Dismiss Notice
Join Physics Forums Today!
The friendliest, high quality science and math community on the planet! Everyone who loves science is here!

Existence of Limit with Integrals.

  1. Sep 13, 2011 #1
    Hi, I saw a proof/argument done today that I think was wrong:

    It is finding the limit as a->oo of the integral from 0 to b<oo:

    Int_(0..b) Sqr[x(1 +cos(ax))]dx , where Sqr is the square root

    Now, the argument given was that one could find a bound for the oscillation

    of (1+cos(ax)).

    The problem I have is that, no matter what the trick may be, cos(ax) will take

    values of 1 , and of -1 (at 2kPi and 2(k+1)Pi respectively; k an integer), so that

    the value of the limit will go from:

    i) 0 , when cos(ax)=-1 , to:

    ii) Int_
    (0..b) Sqr[2x]dx =(Sqr2)x^(-1/2), which is an improper integral at x=0, but does not

    go to zero.

    So the limit does _not_ exist, right?
  2. jcsd
  3. Sep 14, 2011 #2
    No. The limits does exits. It's still just the limit of a (bounded) Riemann sum. First write it clearly what we're talking about:

    [tex]\lim_{a\to\infty} \int_0^b \sqrt{x(1+\cos(ax))}dx,\quad b<\infty[/tex]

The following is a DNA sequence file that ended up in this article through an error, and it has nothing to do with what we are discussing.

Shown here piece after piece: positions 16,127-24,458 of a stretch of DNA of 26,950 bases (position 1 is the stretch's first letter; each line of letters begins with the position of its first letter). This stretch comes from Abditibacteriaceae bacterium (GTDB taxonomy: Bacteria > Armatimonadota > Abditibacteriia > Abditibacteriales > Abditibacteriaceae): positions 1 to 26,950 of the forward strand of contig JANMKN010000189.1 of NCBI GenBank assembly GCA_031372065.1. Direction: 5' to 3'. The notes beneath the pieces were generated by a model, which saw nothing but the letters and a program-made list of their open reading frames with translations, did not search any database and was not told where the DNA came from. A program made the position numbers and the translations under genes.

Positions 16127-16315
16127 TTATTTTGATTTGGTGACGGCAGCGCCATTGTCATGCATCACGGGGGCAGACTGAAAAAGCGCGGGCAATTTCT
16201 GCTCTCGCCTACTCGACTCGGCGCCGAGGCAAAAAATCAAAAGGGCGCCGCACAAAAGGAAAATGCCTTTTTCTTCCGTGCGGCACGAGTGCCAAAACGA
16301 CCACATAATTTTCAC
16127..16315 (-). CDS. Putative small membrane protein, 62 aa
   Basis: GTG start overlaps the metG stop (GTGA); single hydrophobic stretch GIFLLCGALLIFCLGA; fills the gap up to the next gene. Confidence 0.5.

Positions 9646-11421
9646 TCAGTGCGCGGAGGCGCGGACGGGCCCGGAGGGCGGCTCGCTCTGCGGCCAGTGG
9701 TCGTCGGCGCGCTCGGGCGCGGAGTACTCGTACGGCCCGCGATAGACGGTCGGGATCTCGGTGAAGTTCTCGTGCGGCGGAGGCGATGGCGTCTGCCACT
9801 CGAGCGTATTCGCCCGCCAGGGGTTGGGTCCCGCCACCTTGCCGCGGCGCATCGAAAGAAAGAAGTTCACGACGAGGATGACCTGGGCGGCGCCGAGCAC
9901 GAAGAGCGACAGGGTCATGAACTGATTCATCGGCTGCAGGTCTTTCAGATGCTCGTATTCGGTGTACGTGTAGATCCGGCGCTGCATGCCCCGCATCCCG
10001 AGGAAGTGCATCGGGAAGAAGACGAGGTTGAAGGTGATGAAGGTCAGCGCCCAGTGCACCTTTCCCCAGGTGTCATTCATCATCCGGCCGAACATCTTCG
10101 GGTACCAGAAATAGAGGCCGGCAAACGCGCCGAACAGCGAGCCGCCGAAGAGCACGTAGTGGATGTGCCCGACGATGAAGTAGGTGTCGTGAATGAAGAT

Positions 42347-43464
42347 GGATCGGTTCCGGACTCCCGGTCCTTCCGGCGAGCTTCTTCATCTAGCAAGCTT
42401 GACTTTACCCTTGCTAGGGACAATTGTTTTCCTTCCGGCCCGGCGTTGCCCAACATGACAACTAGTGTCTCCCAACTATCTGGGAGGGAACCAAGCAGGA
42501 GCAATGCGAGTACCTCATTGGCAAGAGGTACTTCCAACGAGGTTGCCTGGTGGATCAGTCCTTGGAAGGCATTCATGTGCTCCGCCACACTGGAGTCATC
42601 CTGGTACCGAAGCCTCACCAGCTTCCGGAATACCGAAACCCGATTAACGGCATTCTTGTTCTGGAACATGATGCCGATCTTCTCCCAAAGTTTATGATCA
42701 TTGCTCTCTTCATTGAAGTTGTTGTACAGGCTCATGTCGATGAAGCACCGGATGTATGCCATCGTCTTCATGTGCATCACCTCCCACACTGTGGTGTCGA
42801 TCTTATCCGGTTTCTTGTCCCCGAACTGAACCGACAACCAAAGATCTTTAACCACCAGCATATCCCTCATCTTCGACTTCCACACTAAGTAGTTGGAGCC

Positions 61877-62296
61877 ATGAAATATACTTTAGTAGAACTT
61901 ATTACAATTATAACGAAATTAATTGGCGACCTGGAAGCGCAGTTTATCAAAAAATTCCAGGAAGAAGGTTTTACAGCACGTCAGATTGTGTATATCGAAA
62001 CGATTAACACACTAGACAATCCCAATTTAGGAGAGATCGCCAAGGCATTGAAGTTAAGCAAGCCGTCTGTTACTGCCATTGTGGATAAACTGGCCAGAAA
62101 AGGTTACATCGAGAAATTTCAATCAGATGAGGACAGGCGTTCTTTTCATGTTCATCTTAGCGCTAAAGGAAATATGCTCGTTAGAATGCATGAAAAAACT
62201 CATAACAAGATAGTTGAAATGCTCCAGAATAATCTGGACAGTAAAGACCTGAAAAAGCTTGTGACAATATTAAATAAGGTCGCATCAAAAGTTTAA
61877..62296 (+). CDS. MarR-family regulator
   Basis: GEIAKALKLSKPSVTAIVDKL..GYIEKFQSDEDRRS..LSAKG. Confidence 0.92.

Since b is finite and:

    [tex]0\leq|1+\cos(ax)|\leq 2[/tex]

    then cannot we say:

    [tex]0\leq \left|\int_0^b \sqrt{x(1+\cos(ax))}dx\right|\leq \int_0^b \sqrt{2x}dx[/tex]

    and therefore:

    [tex]0\leq \lim_{a\to\infty} \int_0^b \sqrt{x(1+\cos(ax))}dx\leq \int_0^b \sqrt{2x}dx[/tex]
  4. Sep 14, 2011 #3
    Well, yes, but I imagine the limit would exist if we can squeeze it from the right into
    being 0, right? If we could, e.g., only say that the limit is betwwm 0 and 3, can we
    then say the limit exists?
  5. Sep 14, 2011 #4
    I actually came up with numerical values near 80,000 for b near 2000; seems way too

    far from 0.
Share this great discussion with others via Reddit, Google+, Twitter, or Facebook